Rob and I are 50 minutes into our 1-hour coaching call when things go delightfully wrong. Up until that point, the lights were green. It’s a rare moment where, as founder and CEO of a fast-growing 15-person startup, he doesn’t have any burning fires. The company is expanding at a steady clip, the team is performing well, and there’s even some vacation on the horizon.
Meanwhile the clock inexorably ticks down the remaining minutes of our time together. Finally I find the right question.
“What’s unsettled?” I ask.
A long minute of silence echoes on the other end of the line.
“Well my co-founder recently asked for some feedback. It didn’t go well.” From there the words come tumbling out. It’s a gold mine of viscous muck.
“He wants to start yet another new plan, but I know it’s going to fail. He’s great with creativity, but he isn’t able to take a project from start to finish. I just know this thing’s going to end up on a long list of unfinished jobs. I tried to talk about it with him, but he got defensive and angry. I’m hearing similar things from other people on the team and I don’t know what to do about it.”
Now we’ve got something to talk about! Everything that’s wrong with the co-founder relationship is a wonderfully right opportunity for Rob to evolve his company and grow as a leader. We ran out of time without getting to any clear resolution, but the conversation was a huge win. This very real issue that was lying just outside the center of his consciousness now had a name.
Rob’s initial complacency at the outset of our call was understandable. Every entrepreneur needs a chance to catch their breath.sometime. The chaos and constant change of entrepreneurship is unrelenting. It’s a delightful relief when our business calms down enough for us to feel like things are under control.
The “everything’s okay” mindset, however, is barren ground when it comes to growing as a leader and entrepreneur. That soil gets fertilized by the fragrant challenges that are constantly present in our businesses, our relationships, and our mindsets. There may be moments where we don’t attend to them, but they are constantly present just below the surface.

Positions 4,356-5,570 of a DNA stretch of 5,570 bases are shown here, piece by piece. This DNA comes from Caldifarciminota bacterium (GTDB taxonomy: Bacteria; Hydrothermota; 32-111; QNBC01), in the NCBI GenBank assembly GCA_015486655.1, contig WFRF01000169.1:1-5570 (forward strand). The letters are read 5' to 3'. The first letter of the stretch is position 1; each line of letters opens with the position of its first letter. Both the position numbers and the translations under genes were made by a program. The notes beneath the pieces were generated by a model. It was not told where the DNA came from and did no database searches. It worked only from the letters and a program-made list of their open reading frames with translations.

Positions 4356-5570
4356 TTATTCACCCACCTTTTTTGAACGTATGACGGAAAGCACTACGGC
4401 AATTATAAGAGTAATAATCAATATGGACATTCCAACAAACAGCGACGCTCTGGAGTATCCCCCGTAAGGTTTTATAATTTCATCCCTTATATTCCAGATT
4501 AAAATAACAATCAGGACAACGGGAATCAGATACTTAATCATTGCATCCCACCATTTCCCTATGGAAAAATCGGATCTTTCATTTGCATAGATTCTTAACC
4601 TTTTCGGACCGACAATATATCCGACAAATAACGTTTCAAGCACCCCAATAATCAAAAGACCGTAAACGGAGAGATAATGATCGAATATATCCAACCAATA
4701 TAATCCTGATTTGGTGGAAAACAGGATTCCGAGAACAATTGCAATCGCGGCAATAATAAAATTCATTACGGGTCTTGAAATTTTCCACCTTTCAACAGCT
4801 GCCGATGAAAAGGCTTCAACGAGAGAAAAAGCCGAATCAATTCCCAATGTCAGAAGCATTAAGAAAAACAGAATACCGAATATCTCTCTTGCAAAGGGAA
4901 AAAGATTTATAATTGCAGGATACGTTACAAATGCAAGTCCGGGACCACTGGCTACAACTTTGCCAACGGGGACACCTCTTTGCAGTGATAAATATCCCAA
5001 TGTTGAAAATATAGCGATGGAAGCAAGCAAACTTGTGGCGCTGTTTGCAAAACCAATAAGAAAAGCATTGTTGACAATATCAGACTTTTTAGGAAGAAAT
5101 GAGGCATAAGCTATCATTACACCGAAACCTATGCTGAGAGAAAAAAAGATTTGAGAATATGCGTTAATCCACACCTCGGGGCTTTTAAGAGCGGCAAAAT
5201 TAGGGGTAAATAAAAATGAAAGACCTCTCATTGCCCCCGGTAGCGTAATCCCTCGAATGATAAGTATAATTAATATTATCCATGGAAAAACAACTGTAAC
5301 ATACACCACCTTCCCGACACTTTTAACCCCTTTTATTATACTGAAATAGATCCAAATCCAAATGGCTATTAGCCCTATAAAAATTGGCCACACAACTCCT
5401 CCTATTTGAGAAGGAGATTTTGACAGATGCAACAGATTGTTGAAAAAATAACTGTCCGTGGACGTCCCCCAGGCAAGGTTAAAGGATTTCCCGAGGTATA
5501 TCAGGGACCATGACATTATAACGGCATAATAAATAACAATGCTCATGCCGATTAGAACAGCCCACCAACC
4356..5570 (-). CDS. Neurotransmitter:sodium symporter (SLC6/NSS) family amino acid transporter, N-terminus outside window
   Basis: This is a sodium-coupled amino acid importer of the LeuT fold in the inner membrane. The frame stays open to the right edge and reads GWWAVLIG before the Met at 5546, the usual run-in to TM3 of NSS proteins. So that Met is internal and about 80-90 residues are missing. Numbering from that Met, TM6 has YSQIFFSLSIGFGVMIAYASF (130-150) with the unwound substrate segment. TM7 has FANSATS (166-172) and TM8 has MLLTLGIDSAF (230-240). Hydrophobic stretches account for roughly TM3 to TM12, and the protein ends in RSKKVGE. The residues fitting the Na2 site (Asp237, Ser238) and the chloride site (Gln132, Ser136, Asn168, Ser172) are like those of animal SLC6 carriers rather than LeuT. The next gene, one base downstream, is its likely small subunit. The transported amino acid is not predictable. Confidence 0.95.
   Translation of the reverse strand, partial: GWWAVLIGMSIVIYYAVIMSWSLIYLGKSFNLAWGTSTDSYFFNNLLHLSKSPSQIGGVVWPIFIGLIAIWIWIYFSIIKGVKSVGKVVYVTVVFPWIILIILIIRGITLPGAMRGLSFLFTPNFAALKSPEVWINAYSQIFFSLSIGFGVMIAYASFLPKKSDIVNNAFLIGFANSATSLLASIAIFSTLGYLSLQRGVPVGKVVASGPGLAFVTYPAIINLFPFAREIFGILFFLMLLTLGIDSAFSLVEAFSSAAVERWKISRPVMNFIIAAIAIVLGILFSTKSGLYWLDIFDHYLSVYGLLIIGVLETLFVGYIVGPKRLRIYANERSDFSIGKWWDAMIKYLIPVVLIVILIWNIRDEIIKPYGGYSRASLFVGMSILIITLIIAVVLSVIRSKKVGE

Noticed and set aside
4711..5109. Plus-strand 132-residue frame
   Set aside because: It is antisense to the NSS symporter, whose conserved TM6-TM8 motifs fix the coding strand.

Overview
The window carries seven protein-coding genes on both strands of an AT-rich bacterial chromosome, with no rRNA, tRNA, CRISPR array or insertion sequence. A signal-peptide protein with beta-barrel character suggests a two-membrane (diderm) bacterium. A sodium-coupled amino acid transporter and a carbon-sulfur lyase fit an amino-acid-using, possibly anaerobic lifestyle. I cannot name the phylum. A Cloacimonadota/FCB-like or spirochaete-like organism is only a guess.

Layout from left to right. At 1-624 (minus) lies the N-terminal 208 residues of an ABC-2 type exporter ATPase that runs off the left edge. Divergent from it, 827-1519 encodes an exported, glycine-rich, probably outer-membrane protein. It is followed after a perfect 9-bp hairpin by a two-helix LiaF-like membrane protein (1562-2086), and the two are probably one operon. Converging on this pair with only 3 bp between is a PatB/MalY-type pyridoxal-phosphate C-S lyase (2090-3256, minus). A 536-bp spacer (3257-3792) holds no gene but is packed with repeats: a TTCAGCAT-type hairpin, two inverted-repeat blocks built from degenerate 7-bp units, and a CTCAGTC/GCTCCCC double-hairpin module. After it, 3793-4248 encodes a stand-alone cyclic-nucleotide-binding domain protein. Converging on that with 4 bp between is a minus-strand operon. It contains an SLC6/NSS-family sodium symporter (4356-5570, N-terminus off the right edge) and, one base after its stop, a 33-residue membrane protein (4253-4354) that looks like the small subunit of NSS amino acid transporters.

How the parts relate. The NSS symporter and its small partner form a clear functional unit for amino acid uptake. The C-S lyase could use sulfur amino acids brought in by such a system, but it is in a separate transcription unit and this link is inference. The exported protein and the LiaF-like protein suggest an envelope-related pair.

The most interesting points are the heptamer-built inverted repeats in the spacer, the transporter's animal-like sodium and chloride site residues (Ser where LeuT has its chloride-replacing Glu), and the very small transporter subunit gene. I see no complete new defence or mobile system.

Finding these opportunities for growth takes grit and courage. It means leaning into uncomfortable emotions that include anxiety, incompletion, shame, and confusion. Our natural tendency is to steer away from these emotions. If we can accept them, however, they will show us the way to where our problems live. And every one of those problems is a brilliantly disguised opportunity for transformation and impact.
Rob and I didn’t solve his co-founder issue on that call, but we cracked the code by putting our finger on it. Now that the issue is fully distinguished, progress is inevitable.
As you reflect this month on what issue to bring to your group, lean into hard emotions. It’s not comfortable, but it’s where the gold lives. Consider that this capacity for staying present to discomfort and seeking challenge may be an essential quality of being not just a successful entrepreneur, but fully realized human being.
Here are some questions to spark your inquiry:
- What’s unsettled?
- How are your 2021 goals going? What’s incomplete?
- What hard problems have you filed away to deal with later?
PS We’ll have time to celebrate wins and explore what’s unsettled at our 2022 Annual Retreat. Click here to learn more.